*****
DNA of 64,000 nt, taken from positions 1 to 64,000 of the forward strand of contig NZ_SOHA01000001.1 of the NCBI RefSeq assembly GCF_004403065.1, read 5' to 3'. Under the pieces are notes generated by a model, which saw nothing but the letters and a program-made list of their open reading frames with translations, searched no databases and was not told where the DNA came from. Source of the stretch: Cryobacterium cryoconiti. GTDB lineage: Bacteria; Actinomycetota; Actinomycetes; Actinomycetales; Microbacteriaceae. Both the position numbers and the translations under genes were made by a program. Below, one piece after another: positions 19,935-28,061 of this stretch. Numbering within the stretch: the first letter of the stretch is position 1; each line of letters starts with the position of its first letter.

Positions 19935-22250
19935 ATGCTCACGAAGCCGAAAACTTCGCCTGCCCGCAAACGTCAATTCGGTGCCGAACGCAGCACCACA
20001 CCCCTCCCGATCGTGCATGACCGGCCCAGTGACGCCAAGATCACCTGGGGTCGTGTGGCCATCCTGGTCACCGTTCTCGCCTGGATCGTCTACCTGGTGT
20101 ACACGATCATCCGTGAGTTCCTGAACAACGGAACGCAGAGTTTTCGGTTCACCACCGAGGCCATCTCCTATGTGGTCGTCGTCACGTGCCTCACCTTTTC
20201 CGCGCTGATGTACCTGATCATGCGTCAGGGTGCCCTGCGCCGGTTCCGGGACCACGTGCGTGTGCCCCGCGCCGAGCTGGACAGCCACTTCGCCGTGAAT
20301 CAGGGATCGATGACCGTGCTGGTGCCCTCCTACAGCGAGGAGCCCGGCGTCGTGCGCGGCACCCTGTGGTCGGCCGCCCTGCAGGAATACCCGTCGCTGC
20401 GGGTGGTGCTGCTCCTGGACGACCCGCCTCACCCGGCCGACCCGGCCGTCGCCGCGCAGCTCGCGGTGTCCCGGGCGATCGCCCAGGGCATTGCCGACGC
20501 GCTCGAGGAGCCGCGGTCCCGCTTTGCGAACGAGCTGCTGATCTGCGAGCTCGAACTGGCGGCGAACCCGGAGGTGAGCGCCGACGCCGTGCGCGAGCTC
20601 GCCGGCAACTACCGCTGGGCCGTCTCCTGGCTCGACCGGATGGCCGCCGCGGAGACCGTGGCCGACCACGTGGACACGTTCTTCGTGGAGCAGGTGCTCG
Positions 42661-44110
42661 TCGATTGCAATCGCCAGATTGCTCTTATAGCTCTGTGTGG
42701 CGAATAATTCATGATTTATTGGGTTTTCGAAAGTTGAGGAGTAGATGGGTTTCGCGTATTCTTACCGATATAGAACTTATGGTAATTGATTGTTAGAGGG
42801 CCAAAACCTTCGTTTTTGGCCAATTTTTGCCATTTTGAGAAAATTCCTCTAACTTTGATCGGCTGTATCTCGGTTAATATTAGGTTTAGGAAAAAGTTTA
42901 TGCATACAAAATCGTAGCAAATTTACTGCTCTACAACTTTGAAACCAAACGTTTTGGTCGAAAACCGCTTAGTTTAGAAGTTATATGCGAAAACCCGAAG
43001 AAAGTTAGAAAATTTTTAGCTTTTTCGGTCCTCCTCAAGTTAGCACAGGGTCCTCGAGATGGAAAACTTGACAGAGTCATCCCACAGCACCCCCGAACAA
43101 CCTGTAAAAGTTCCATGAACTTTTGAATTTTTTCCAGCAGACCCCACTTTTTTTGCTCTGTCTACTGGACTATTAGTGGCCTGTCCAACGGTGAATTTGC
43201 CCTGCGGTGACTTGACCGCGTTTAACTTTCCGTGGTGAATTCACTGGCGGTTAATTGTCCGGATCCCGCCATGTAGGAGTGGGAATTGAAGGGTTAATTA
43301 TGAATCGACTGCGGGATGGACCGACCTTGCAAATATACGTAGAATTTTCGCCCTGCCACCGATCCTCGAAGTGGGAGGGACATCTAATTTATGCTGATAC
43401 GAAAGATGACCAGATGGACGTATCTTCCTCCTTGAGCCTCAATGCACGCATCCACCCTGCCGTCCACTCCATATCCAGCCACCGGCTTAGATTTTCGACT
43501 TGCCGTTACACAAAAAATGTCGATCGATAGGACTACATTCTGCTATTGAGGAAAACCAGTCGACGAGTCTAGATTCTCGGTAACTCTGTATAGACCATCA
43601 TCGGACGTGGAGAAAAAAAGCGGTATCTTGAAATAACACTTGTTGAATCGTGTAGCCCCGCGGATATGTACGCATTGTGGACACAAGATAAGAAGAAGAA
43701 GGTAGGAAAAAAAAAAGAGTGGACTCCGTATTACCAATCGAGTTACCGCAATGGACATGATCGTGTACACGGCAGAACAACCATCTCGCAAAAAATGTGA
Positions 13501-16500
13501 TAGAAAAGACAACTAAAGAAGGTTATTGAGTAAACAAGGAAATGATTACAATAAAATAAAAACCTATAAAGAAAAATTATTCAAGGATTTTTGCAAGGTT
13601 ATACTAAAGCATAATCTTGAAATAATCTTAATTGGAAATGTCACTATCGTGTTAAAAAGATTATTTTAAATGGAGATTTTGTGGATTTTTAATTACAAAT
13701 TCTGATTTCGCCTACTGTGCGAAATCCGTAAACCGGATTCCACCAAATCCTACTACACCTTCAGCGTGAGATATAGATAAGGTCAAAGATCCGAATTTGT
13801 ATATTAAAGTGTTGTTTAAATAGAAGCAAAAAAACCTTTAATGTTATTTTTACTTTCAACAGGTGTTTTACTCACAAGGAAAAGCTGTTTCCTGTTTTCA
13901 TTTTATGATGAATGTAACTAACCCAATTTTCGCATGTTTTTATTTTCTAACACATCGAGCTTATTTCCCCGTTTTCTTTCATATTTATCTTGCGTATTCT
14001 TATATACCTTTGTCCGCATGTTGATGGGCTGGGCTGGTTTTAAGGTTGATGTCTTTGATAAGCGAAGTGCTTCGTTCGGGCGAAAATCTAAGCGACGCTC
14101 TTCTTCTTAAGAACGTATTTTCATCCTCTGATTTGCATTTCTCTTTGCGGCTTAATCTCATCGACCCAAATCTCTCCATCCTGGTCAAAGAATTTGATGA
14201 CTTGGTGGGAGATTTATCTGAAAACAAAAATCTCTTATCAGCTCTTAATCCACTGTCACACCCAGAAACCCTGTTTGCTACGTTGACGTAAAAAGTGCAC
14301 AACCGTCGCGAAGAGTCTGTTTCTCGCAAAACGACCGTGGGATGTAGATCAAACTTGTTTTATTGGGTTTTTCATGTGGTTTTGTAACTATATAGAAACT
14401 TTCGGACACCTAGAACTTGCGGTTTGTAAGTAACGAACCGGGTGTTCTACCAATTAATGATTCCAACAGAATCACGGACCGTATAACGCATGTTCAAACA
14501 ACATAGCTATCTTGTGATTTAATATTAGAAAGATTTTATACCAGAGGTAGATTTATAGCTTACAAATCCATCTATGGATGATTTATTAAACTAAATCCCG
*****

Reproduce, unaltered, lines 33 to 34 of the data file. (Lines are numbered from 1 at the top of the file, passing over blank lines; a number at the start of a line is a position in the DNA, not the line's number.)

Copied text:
14301 AACCGTCGCGAAGAGTCTGTTTCTCGCAAAACGACCGTGGGATGTAGATCAAACTTGTTTTATTGGGTTTTTCATGTGGTTTTGTAACTATATAGAAACT
14401 TTCGGACACCTAGAACTTGCGGTTTGTAAGTAACGAACCGGGTGTTCTACCAATTAATGATTCCAACAGAATCACGGACCGTATAACGCATGTTCAAACA